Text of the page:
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El Nino in a Cold PDO – Are they Different?

By Joe D'Aleo
Monday, June 22, 2009

Warming is taking place again this year in the eastern tropical Pacific.

Recently the SOI spiked 5 STD negative indicative of that trend towards El Nino.

Last year the warming peaked below threshold El Nino levels in July and returned to La Nina by winter.

This year there appears to be enough subsurface warmth to take it further.

But the PDO remains cold with some slight rebound. El Ninos tend to be briefer and weaker during cold (negative) PDO eras, which is where we have been it appears most of the time since 1998.

Note the positive PDO is a basin wide El Nino like pattern with more emphasis on cold northwest, the negative a basin wide La Nina like pattern with more northwest basin warmth.

You can see the multidecadal behavior of the PDO with warmth from 1922 to mid 1940s, cold until the late 1970s, warmth 1979 to 1998 and cold again in recent years.

You see how the Multivariate ENSO Index shown here long term follows that pattern.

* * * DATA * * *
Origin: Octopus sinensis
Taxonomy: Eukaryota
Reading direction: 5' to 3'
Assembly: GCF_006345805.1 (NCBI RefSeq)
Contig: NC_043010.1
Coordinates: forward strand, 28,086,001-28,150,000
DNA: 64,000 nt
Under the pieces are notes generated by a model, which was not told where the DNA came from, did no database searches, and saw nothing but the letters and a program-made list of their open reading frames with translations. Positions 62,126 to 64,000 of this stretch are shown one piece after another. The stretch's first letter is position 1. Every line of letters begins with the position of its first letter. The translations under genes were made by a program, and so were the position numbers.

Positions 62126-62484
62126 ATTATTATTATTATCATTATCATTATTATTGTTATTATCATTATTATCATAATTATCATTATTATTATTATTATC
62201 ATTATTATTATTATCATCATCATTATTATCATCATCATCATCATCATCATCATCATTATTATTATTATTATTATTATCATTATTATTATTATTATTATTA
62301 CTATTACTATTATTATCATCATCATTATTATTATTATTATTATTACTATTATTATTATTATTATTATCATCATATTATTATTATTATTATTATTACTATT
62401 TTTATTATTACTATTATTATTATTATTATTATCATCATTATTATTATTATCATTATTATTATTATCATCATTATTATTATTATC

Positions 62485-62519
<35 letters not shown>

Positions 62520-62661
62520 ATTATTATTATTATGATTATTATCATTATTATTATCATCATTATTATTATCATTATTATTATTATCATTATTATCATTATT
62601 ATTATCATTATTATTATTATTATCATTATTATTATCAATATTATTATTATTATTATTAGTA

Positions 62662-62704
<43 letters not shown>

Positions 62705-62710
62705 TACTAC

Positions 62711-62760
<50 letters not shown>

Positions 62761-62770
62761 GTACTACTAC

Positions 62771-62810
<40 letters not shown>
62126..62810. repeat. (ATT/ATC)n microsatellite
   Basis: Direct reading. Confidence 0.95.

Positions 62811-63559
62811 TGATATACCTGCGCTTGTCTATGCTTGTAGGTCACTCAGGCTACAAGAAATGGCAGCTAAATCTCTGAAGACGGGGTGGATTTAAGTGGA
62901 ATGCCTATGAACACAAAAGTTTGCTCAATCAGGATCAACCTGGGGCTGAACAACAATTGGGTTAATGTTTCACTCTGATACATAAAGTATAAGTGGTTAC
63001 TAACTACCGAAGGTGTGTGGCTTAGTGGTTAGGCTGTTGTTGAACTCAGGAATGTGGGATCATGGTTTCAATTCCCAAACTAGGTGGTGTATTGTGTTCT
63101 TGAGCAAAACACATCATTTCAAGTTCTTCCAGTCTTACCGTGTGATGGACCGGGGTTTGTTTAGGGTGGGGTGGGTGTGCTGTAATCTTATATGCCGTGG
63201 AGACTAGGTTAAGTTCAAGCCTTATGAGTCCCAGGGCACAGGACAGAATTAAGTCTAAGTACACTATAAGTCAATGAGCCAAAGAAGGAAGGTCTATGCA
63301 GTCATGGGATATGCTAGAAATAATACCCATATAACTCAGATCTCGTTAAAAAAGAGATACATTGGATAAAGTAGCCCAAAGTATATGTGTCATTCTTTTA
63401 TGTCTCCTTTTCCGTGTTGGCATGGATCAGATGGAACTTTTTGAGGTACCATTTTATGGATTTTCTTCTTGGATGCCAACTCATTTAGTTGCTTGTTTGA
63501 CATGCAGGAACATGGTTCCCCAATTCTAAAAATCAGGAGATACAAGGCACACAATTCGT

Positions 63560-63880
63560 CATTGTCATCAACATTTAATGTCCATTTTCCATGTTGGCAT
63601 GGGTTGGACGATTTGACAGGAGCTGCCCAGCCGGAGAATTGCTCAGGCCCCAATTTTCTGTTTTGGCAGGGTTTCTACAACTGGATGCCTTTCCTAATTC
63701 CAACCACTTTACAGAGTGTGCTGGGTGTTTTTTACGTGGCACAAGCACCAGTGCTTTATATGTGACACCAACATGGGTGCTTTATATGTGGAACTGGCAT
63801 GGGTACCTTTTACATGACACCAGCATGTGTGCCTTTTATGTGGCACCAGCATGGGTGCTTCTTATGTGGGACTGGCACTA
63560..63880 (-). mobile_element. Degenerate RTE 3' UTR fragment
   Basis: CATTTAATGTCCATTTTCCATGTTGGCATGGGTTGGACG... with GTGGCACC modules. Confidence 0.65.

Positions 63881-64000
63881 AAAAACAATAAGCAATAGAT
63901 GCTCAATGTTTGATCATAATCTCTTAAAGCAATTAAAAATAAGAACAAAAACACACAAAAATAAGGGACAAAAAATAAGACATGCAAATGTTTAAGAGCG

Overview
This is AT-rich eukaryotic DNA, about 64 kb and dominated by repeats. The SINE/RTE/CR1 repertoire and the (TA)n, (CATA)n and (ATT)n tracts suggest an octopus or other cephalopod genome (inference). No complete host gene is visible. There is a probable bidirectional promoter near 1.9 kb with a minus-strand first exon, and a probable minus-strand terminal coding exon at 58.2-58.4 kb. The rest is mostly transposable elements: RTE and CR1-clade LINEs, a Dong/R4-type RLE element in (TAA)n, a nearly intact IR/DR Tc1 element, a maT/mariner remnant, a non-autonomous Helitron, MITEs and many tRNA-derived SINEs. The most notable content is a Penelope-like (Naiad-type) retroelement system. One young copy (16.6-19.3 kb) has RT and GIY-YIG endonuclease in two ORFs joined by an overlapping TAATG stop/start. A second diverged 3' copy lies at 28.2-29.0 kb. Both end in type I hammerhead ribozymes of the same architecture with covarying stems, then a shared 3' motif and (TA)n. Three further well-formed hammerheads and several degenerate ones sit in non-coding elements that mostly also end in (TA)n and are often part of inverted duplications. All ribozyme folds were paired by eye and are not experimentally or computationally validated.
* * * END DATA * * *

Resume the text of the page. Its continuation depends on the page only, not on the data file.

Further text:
The ENSO and PDO seem to reinforce each other and track well together. We should expect PDO to bounce some but if the Pacific is really in the cold mode, the El Nino should be brief and at most moderate like they were from the 1950s through the 1970s and again in the middle 2000s. La Nina should return if not by/during winter during 2010.

See in the following cross-sections how the current ocean warmth is in the upper ocean and is a bit stronger than the warmth last year and very similar to June 2002.

It is much weaker than the very warm plume and suppression of the thermocline in 1997/98/

Most of the climate ENSO models range from neutral to strong El Nino (NASA GMAO). We believe a briefly moderate El Nino is likely like we saw in 1965/66 and 1976/77, both El Ninos during cold PDO and with an east QBO, the phase next winter.

The June through January 1977 anomalies were as shown above. CFS model from CPC seems to agree.

Meanwhile global temperatures continue to slide.